David Warren was nominated for an Academy Award for his work on Terry Gilliam’s Imaginarium of Dr. Parnassus, a film that effortlessly bridges the practical with visual effects. Over the years he’s risen from art director to production designer, learning along the way from the best: legends Dante Ferretti, Roy Walker, and John Box.
AS: What was it like working with Terry Gilliam? DW: There is a certain amount of chaos. There’s quite a lot of creativity and imagination. I think to a certain extent that part of the job is understanding where he’s coming from and getting on his wave-length. That’s common to a lot of directors. What’s interesting with Terry is that in the opening stages of preparation he’s all about giving. It’s all about getting it from Terry. Some directors want to be pitched. But Terry is very forthcoming and he puts a lot of information down on paper because I think the design of the film is something he’s particularly interested in doing.
I could see a circumstance arising where if you’re a designer who doesn’t have a lot of graphic skills but instead is a very good organizer and a good interpreter then I could see Terry simply feeding you all the information.
AS: He does sketches himself as well? DW: Yeah, he does. He uses Photoshop really well and he does it really quick. And I think the task is to kind of fill in the bits that he doesn’t do and also to challenge the ideas that you might not think have gone far enough. He does provide a lot of information up front but you’re always thinking, There’s no way you can run off and build that! or There’s not way you can do that as a matte painting. That means another circuit of sketches and drawings and improvements.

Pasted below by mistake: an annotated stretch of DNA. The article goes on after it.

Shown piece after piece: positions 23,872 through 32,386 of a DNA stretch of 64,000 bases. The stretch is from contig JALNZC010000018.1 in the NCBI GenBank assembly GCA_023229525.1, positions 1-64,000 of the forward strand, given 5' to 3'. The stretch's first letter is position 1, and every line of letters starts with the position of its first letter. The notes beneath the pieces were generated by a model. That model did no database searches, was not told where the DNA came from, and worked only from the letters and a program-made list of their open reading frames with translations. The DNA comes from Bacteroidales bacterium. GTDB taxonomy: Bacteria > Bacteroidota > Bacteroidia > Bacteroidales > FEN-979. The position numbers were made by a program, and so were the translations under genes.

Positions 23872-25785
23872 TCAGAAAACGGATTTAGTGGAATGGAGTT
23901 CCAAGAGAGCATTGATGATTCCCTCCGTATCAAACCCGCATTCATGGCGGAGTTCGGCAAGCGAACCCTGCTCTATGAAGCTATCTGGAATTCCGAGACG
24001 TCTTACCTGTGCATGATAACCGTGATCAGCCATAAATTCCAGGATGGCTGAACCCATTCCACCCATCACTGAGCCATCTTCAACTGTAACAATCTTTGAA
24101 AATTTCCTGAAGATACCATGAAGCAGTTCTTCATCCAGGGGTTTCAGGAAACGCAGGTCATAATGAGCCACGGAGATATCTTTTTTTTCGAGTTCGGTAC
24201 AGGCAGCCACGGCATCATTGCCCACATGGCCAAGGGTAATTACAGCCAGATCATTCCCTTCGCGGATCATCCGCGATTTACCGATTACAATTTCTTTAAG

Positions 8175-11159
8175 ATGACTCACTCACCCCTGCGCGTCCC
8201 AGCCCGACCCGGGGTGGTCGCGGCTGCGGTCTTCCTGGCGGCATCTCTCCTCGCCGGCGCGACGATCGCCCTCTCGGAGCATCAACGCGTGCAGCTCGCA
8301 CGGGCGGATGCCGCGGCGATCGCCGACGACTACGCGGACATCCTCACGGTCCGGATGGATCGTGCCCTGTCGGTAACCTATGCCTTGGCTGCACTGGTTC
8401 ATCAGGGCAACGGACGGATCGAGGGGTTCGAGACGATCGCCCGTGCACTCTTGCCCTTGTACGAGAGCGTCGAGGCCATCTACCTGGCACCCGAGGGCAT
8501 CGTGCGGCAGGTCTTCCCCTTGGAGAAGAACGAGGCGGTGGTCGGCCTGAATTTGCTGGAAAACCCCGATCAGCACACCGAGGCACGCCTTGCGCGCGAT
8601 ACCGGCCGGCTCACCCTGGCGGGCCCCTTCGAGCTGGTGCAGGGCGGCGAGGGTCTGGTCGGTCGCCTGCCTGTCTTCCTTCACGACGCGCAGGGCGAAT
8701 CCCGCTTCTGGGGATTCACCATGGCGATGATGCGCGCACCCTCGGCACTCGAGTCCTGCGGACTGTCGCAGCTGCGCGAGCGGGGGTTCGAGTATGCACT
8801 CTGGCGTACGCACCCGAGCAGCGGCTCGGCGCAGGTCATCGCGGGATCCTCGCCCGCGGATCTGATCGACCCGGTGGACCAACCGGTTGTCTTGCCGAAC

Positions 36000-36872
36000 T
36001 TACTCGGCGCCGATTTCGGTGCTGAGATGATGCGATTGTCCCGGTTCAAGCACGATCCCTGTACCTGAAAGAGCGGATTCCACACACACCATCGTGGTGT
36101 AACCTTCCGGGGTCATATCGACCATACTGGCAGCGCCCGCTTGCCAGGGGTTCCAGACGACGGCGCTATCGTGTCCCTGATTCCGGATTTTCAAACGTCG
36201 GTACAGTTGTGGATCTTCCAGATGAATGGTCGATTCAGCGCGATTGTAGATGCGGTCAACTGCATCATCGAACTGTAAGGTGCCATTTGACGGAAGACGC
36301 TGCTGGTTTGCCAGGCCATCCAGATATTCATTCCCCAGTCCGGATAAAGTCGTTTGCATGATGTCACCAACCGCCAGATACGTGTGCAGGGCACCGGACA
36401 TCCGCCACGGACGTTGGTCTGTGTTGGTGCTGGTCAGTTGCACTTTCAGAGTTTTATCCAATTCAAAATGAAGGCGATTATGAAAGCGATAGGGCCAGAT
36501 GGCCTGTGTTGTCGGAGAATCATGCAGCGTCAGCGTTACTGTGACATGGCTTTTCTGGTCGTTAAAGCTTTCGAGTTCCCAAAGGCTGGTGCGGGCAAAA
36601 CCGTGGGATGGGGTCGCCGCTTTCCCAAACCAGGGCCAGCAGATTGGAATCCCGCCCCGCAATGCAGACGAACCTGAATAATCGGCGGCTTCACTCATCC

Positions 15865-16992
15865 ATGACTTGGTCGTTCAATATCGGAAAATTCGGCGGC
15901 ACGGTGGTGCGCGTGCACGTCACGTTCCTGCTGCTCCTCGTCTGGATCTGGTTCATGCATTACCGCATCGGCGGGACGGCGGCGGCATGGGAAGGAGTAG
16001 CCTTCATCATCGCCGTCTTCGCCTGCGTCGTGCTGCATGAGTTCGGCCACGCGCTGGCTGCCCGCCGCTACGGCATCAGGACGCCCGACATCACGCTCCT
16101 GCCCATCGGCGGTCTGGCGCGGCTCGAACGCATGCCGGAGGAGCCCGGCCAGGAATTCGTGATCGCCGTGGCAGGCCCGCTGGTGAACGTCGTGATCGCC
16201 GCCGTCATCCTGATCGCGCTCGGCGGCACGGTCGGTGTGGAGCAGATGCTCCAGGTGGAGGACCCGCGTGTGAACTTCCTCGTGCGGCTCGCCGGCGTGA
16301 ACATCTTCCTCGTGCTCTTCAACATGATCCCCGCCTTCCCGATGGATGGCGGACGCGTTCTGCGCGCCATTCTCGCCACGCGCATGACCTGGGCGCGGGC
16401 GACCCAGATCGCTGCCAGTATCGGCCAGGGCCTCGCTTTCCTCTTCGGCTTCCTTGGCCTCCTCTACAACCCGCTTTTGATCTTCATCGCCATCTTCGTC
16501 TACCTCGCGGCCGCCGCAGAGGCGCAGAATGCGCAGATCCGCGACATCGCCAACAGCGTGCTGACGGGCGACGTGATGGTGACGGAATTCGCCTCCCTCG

Patrice Vermette rose from the world of Canadian music videos and commercials to being Oscar-nominated for his work on The Young Victoria and Arrival. His career has since taken off with award-winning features like Vice, Sicario, and Denis Villeneuve’s Dune…
AS: You met the director of The Young Victoria, Jean-Marc Valée on a short film? PV: We met on a short film in 1995. It was called Magical Words. And then we went on to do lots of TV commercials together. In 2002 he came to me and said, Do you want to do a feature film with me? And I said, Well, yes, sure. And he said, I’ll give you a script and you tell me what you think. And I fell in love with it. It was called C.R.A.Z.Y.
AS: That film won numerous awards. PV: Good writing by Jean-Marc. And then he brought his close collaborators with him for the adventure in England.
AS: When you shot The Young Victoria in England did you bring your crew from Montreal or hire a local British crew? PV: I hired a local crew. Because I felt they have a great expertise over there for period films. To bring my own crew from Montreal on that endeavor, on that adventure, would have asked too much from them. Because they would have had to start from scratch. I read for four months to try to acquire as much knowledge as I could about that period in time and about all the characters that were real, the characters in history. I went a bit mental, just to acquire the knowledge. But people in England have done period films before and they already have an expertise so it becomes just about bringing my approach to their art.